Raise the bar, not the threshold value: meeting patient preferences for palliative and end-of-life care. PharmacoEconomics – Open Published 27th June 2017

Health care ≠ end of life care. Whilst health care seeks to maximise health, can the same be said for end of life care? Probably not. This June saw an editorial elaborating on this issue. Health is an important facet of end of life care. However, there are other substantial objects of value in this context e.g. preferences for place of care, preparedness, reducing family burdens etc. Evidence suggests that people at end of life can value these ‘other’ objects more than health status or life extension. Thus there is value beyond that captured by health. This is an issue for the QALY framework where health and length of life are the sole indicators of benefit. The editorial highlights that this is not people wishing for higher cost-per-QALY thresholds at end of life, instead, it is supporting the valuation of key elements of palliative care within the end of life context. It argues that palliative care interventions often are not amenable to integration with survival time in a QALY framework, this effectively implies that end of life care interventions should be evaluated in a separate framework to health care interventions altogether. The editorial discusses the ICECAP-Supportive Care Measure (designed for economic evaluation of end of life measures) as progress within this research context. An issue with this approach is that it doesn’t address allocative efficiency issues (and comparability) with ‘normal’ health care interventions. However, if end of life care is evaluated separately to regular healthcare, it will lead to better decisions within the EoL context. There is merit to this justification, after all, end of life care is often funded via third parties and arguments could, therefore, be made for adopting a separate framework. This, however, is a contentious area with lots of ongoing interest. For balance, it’s probably worth pointing out Chris’s (he did not ask me to put this in!) book chapter which debates many of these issues, specifically in relation to defining objects of value at end of life and whether the QALY should be altogether abandoned at EoL.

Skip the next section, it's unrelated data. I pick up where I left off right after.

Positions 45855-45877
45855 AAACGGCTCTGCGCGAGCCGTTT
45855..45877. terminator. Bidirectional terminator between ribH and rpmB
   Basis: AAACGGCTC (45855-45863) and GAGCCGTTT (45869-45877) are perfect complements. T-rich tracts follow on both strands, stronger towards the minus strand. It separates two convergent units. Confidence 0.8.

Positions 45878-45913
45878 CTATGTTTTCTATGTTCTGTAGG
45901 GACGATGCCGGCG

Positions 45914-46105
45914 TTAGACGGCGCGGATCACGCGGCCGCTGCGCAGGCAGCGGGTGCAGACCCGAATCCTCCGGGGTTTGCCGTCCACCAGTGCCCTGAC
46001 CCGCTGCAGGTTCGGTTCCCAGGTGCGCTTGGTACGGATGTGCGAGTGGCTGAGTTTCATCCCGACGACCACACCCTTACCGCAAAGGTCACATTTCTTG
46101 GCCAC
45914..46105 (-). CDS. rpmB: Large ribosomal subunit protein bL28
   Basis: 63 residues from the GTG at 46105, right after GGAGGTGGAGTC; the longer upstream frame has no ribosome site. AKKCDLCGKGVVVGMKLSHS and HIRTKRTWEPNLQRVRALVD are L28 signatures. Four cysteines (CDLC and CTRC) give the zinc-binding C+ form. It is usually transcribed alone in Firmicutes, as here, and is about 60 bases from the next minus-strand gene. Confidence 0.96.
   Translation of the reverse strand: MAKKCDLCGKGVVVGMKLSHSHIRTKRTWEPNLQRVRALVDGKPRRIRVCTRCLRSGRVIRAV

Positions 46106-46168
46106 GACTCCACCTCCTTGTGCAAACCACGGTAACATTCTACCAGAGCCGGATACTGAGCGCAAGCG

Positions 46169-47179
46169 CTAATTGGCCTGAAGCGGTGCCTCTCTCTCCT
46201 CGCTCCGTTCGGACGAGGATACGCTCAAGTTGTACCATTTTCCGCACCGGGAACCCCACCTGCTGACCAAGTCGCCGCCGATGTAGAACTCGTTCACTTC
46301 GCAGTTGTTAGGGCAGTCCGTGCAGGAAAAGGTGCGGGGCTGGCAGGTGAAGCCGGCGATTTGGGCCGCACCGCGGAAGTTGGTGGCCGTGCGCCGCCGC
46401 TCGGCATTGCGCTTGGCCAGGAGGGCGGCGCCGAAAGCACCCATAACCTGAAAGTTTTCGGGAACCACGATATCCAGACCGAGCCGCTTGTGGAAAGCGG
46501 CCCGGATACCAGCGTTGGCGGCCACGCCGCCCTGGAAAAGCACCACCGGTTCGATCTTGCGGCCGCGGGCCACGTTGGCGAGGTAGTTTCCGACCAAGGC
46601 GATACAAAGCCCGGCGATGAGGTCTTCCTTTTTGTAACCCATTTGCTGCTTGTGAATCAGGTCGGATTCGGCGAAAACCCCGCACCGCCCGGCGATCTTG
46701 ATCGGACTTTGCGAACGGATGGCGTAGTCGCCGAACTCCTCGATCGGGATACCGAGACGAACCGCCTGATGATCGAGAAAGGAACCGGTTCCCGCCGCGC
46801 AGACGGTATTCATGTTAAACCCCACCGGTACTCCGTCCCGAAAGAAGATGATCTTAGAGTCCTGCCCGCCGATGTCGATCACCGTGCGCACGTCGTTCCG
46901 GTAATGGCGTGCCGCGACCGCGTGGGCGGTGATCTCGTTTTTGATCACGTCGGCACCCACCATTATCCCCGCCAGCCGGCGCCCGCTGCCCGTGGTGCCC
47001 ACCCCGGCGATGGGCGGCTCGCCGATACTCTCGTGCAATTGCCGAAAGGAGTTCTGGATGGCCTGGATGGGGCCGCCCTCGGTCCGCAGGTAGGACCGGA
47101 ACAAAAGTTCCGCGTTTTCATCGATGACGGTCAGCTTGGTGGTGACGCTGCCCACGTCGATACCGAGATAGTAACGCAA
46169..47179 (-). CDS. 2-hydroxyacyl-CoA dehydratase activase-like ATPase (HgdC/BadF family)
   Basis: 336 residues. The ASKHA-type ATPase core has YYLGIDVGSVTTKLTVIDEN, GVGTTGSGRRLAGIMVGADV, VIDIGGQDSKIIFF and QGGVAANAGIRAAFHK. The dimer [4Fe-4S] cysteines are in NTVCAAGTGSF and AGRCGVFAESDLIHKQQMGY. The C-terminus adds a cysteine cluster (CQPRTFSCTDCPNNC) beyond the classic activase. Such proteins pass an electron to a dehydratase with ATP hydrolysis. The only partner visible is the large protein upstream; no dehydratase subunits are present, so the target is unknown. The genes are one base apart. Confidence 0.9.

Investigating the relationship between costs and outcomes for English mental health providers: a bi-variate multi-level regression analysis. European Journal of Health Economics [PubMedPublished 24th June 2017

Payment systems that incentivise cost control and quality improvements are increasingly used. In England, until recently, mental health services have been funded via block contracts that do not necessarily incentivise cost control and payment has not been linked to outcomes. The National Tariff Payment System for reimbursement has now been introduced to mental health care. This paper harnesses the MHMDS (now called MHSDS) using multi-level bivariate regression to investigate whether it is possible to control costs without negatively affecting outcomes. It does this by examining the relationship between costs and outcomes for mental health providers. Due to the nature of the data, an appropriate instrumental variable was not available, and so it is important to note that the results do not imply causality. The primary results found that after controlling for key variables (demographics, need, social and treatment) there was a minuscule negative correlation between residual costs and outcomes with little evidence of a meaningful relationship. That is, the data suggest that outcome improvements could be made without incurring a lot more cost. This implies that cost-containment efforts by providers should not undermine outcome-improving efforts under the new payment systems. Something to bear in mind when interpreting the results is that there was a rather large list of limitations associated with the analysis, most notably that the analysis was conducted at a provider level. Although it’s continually improving, there still remain issues with the MHMDS data: poor diagnosis coding, missing outcome data, and poor quality of cost data. As somebody who is yet to use MHMDS data, but plans to in the future, this was a useful paper for generating ideas regarding what is possible and the associated limitations.

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Alastair Canaway’s journal round-up for 20th March 2017

Every Monday our authors provide a round-up of some of the most recently published peer reviewed articles from the field. We don’t cover everything, or even what’s most important – just a few papers that have interested the author. Visit our Resources page for links to more journals or follow the HealthEconBot. If you’d like to write one of our weekly journal round-ups, get in touch.

The use of quality-adjusted life years in cost-effectiveness analyses in palliative care: mapping the debate through an integrative review. Palliative Medicine [PubMed] Published 13th February 2017